# Determining tortuosity using geometric domain decomposition¶

Import necessary packages and functions

import numpy as np
import porespy as ps
import openpnm as op
import matplotlib.pyplot as plt
ps.visualization.set_mpl_style()
from .autonotebook import tqdm as notebook_tqdm

## Generate test image¶

# im = ps.generators.fractal_noise(shape=[100,100,100], seed=1)<0.8
np.random.seed(1)
im = ps.generators.blobs(shape=[100,100,100], porosity=0.7)
plt.imshow(ps.visualization.show_3D(im))
plt.axis('off')
(-0.5, 162.5, 130.5, -0.5)

## Run the function on the image¶

from porespy.beta import tortuosity_gdd
out = tortuosity_gdd(im, scale_factor=3)
print(out.tau)
Max distance transform found: 9.164999961853027
[3 3 3] <= [3,3,3], using 33 as chunk size.
[1.3940749221735982, 1.4540195658662034, 1.4319709358246486]

The first three results in the returned object are the tortuosity values in the x, y, and z-direction respectively. The following results are time stamps on However, there is a more useful form of this function.

from porespy.beta import chunks_to_dataframe
out2 = chunks_to_dataframe(im, scale_factor=3)
out2.iloc[:10,:]
Max distance transform found: 9.164999961853027
[3 3 3] <= [3,3,3], using 33 as chunk size.
Throat Number Tortuosity Diffusive Conductance Porosity
0 0 1.242083 19.555253 0.736038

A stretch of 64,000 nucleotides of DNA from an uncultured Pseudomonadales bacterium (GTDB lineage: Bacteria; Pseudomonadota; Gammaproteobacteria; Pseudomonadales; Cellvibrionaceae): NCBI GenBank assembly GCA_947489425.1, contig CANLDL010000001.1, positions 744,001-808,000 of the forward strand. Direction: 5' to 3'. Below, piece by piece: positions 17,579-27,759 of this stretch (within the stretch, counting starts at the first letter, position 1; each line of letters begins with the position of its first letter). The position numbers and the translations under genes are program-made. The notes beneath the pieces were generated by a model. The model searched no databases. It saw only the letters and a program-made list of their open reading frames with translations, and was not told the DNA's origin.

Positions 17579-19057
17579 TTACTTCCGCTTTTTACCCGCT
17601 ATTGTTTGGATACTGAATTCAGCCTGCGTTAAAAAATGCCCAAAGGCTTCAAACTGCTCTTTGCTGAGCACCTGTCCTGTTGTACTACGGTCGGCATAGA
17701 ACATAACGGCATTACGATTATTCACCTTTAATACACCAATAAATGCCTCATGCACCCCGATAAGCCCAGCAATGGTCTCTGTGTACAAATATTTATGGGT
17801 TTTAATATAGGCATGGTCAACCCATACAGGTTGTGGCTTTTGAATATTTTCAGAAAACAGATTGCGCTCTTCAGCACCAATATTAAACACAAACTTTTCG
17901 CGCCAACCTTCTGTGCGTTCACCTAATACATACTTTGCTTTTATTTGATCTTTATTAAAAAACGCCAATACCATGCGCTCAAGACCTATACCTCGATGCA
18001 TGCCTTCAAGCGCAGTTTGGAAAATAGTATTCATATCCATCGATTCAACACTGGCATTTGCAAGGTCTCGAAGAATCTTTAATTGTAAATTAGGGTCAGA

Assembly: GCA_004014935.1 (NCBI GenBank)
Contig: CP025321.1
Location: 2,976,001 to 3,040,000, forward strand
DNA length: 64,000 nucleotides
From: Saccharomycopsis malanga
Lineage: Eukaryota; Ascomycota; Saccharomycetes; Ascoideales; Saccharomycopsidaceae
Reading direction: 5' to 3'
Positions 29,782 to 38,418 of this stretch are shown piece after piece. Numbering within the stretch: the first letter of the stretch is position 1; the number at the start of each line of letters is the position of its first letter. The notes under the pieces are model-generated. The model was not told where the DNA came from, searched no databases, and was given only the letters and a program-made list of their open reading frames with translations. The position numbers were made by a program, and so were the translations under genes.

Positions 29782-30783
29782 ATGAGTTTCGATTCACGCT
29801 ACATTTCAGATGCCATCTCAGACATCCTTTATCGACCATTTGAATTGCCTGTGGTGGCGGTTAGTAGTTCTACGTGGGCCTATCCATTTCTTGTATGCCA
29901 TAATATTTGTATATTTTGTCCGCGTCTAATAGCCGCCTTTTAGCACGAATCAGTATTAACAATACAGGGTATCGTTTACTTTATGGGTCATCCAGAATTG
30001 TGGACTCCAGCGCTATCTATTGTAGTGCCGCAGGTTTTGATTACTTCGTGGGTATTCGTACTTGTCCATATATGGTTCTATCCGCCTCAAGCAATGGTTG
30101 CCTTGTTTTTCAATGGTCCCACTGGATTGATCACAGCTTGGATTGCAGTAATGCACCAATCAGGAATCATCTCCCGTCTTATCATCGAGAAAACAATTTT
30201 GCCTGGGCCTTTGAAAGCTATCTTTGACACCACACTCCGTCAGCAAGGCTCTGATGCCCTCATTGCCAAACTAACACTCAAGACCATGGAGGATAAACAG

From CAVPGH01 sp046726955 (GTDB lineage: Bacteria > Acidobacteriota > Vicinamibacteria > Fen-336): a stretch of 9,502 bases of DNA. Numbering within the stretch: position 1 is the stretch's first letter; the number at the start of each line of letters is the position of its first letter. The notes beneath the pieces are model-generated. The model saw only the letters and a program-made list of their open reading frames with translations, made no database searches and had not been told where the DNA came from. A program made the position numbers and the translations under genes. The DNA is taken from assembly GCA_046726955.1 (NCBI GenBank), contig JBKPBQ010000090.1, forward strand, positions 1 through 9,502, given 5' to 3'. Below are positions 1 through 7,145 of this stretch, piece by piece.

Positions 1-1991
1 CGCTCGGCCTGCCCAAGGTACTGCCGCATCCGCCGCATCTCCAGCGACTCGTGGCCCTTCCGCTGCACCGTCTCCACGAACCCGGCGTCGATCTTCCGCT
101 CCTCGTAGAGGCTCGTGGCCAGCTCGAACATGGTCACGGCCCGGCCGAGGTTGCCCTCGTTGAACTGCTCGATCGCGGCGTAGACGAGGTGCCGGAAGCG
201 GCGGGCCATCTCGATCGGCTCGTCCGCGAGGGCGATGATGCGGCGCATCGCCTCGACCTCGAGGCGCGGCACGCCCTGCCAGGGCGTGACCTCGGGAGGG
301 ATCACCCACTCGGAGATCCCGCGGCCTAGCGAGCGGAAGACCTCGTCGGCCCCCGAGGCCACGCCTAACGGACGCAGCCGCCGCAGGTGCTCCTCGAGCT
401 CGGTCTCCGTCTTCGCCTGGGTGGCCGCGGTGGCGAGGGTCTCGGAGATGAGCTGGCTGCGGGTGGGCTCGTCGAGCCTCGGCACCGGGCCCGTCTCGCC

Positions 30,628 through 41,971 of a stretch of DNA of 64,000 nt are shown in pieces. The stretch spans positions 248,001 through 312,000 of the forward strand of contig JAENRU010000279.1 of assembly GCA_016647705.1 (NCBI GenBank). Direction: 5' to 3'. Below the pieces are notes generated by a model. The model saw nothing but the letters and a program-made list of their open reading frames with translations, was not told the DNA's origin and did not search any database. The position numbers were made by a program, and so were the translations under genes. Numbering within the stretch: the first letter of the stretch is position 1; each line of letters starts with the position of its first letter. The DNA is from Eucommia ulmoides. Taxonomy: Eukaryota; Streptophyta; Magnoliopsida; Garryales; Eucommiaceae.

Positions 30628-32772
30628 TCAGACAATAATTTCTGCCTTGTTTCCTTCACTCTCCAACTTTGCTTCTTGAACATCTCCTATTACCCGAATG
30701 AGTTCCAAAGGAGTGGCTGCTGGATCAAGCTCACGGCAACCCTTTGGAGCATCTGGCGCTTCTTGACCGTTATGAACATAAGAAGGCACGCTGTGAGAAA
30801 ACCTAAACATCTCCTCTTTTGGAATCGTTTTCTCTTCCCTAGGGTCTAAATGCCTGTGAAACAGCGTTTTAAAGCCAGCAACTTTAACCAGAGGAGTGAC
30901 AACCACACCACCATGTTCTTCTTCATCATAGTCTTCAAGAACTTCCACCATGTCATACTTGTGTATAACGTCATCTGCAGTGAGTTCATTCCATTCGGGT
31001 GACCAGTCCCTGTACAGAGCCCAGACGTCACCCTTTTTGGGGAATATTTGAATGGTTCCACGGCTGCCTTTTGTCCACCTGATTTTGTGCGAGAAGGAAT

1 1 1.404705 15.727675 0.669477
2 2 1.268947 19.731037 0.758717
3 3 1.520043 15.566115 0.717005
4 4 1.350561 18.242258 0.746584
5 5 1.405354 15.285239 0.650945
6 6 1.634790 13.765760 0.681943
7 7 1.388642 17.317457 0.728720
8 8 1.528631 14.278425 0.661407
9 9 1.481147 14.914736 0.669421

The chunks_to_dataframe function returns a DataFrame containing the tortuosity, diffusive conductance, and porosity values of each slice, which can be used to obtain the previous results from OpenPNM.

Assign the diffusive conductance values to the network and run the simulation.

net = op.network.Cubic([3,3,3])
air = op.phase.Phase(network=net)

air['throat.diffusive_conductance']=np.array(out2.iloc[:,2]).flatten()

fd=op.algorithms.FickianDiffusion(network=net, phase=air)
fd.set_value_BC(pores=net.pores('left'), values=1)
fd.set_value_BC(pores=net.pores('right'), values=0)
fd.run()

rate_inlet = fd.rate(pores=net.pores('left'))[0]

# the length of one slice is removed from the total length since the network edge begins
# in the center of the first slice and ends in the center of the last slice, so the image
# length is decreased
L = im.shape[1] - 33
A = im.shape[0] * im.shape[2]
d_eff = rate_inlet * L /(A * (1-0))

e = im.sum() / im.size
D_AB = 1

tau_gdd = e * D_AB / d_eff

tau_gdd
1.3940749221735982

The direct calculation can also be done on the same image, and the results can be compared.

direct = ps.simulations.tortuosity_fd(im, 0)
tau_direct = direct.tortuosity
tau_direct
1.396708006475956

With similar results, the main benefit to using the GDD method is the time save on larger images.

## Extracting info from the DataFrame¶

A graph representing the tortuosity distribution can be created from the results.

tau_values = np.array(out2.iloc[:, 1])
# the array of tau values is split up into thirds, where each third describes the throats in
# orthogonal directions of x, y, and z

fig, ax = plt.subplots(figsize=[10,7])
ax.set_title(r"$\tau$ Distribution for x Throats")
ax.hist(tau_values[:len(tau_values)//3], edgecolor='k')
ax.axvline(np.mean(tau_values[:len(tau_values)//3]), color='red', label='Mean', linestyle='--')
ax.axvline(tau_direct, color='lime', label='Direct', linestyle='--')
ax.axvline(tau_gdd, color='yellow', label='GDD', linestyle='--')

ax.set_xlabel(r'Tau Value')
ax.set_ylabel(r'Relative Frequency')
ax.legend();